When we were kids, we were always outside playing together. My dad would let us play video games on the weekend for maybe an hour when it was raining, but we had to go outside if it was a nice day out. He wanted us to be outside and be active.
He didn’t really like it when we were inside the house too much. Some kids play video games all day, but it wasn’t like that at our house.
That’s something I’m going to do with my kids. It’s easy to get all wrapped up in computers, and the next thing you know you don’t like to do any activities. It would be easy to let my kids watch TV, but I would rather that they be active.
AFL: You have two small children already and a third on the way. What do you do to make sure they are developing their physical literacy?
I try to build their physical skills and keep it fun. It could be throwing a ball or just about anything, but I try to play around with them so they get used to it and they get better at it. My son is still small, but he has a little hockey stick and he loves it. My daughter is just two and a half, but we’re going skating this afternoon.
AFL: Do you think playing different sports helps children to succeed in sport and in life?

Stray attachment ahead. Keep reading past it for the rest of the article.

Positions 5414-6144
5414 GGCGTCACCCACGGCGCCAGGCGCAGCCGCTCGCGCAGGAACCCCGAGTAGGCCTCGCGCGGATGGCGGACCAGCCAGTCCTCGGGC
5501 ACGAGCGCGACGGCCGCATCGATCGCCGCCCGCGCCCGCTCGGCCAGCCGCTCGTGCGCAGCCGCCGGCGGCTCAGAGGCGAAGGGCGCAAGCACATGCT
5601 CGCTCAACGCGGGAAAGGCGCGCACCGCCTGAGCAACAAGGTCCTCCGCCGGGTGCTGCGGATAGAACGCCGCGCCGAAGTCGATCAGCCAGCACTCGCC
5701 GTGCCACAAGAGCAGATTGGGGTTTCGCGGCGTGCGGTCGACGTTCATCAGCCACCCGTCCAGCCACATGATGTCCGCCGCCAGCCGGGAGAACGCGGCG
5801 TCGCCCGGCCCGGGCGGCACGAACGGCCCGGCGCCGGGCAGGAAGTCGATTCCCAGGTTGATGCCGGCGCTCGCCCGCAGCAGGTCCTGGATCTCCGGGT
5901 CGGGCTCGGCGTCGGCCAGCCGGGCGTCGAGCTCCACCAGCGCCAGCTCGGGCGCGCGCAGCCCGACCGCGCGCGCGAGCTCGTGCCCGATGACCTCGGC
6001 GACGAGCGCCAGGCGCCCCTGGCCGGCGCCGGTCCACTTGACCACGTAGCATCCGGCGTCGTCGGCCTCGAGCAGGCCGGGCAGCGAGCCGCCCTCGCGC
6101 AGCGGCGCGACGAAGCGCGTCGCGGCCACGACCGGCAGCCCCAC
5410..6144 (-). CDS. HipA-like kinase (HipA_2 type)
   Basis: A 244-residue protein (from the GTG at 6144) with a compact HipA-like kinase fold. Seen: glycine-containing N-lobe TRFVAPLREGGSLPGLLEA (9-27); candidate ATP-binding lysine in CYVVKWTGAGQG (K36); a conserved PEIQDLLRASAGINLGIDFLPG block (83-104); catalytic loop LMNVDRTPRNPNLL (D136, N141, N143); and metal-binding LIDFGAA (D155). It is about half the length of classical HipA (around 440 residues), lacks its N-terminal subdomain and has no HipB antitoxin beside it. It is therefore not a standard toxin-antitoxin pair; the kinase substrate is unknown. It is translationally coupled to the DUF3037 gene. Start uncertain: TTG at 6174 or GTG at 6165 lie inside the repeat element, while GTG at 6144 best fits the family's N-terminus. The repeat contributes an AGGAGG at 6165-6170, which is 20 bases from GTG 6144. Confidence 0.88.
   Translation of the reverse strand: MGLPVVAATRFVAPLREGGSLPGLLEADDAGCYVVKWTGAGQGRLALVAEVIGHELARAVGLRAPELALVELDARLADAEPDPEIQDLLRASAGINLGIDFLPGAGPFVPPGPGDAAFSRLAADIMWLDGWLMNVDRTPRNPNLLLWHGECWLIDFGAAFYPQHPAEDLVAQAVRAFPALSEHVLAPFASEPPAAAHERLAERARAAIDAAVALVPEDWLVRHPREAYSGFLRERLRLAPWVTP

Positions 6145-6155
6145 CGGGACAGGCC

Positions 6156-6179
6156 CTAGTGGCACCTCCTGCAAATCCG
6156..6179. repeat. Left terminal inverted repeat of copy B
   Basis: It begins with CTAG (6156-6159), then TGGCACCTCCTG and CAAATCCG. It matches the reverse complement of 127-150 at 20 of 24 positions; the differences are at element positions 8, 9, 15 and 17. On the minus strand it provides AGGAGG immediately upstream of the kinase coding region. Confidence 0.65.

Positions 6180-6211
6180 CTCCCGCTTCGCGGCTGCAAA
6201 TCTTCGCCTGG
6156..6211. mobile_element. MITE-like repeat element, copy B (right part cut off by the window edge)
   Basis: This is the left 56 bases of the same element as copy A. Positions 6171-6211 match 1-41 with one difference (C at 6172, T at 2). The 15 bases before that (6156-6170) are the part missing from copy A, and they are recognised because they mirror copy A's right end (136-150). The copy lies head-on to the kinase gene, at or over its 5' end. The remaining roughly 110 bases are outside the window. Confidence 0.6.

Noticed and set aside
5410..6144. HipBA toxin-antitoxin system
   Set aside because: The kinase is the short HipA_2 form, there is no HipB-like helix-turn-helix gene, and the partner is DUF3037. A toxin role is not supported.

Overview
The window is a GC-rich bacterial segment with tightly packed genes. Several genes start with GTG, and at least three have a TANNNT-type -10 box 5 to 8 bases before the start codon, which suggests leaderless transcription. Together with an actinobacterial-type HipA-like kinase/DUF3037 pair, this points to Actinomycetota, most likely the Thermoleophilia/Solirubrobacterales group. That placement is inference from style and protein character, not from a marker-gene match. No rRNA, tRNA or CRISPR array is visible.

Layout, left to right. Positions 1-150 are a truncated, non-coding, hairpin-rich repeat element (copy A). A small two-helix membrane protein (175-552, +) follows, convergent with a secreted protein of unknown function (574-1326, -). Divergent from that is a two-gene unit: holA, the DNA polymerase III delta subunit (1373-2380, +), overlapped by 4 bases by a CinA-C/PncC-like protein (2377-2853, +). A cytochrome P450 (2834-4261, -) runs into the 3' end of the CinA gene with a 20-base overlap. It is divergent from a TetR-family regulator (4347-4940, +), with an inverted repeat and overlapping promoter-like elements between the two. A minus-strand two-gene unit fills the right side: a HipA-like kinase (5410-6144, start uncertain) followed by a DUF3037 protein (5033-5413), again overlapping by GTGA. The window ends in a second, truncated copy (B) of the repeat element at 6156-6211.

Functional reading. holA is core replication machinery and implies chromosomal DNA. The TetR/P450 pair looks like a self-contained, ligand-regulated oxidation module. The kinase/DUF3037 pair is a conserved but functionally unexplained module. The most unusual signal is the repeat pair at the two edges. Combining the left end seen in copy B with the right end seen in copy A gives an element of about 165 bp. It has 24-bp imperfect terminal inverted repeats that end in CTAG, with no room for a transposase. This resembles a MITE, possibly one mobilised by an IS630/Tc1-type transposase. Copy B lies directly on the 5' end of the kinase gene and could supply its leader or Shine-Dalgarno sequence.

I think if you’re active, and you work hard in your sport, then I think you will work hard in life.
If you sit in front of TV and you don’t want to do anything all day, then you will get to your job one day and you’ll probably not want to work. You’ll just want to sit in front of your TV.
If you work hard at what you love early on, I think it’s going to help you in your life. It doesn’t just develop the physical. It brings determination. And when you have that in sport, you have that with other things that you do in life.
AFL: You obviously care about kids and children’s health. Could you tell us a bit about your work with children in the Tampa Bay area?
We started the Vincent Lecavalier Foundation seven years ago, and we began working with All Children’s Hospital in St. Petersburg by making a pledge to build the new Pediatric Cancer and Blood Disorders Center. Patients and parents who have to come in for a week, two weeks or a month can be more comfortable staying there. Sometimes they need to be there for several days, so it’s nice for families to be able to stay together as a family and be as comfortable as possible.
We went with All Children’s Hospital because I liked what they were doing. I loved their vision, and I wanted to help them out. Our foundation has grown a lot in seven years, so now we’re talking about giving to other causes around Tampa.
AFL: Do you ever imagine yourself coaching your own kids? Can you see yourself as a dad coaching a team?
It’s funny you say that because I was just at the arena and I met one of my old teammates who was coaching his son. That could be something I would like to do. Being there close with my kids and coaching a hockey team. My son’s still very small, but he loves playing mini hockey. If he does decide to play, then I would like to be involved. I think with all of the years I’ve been playing, I know a little bit about hockey! [laughter]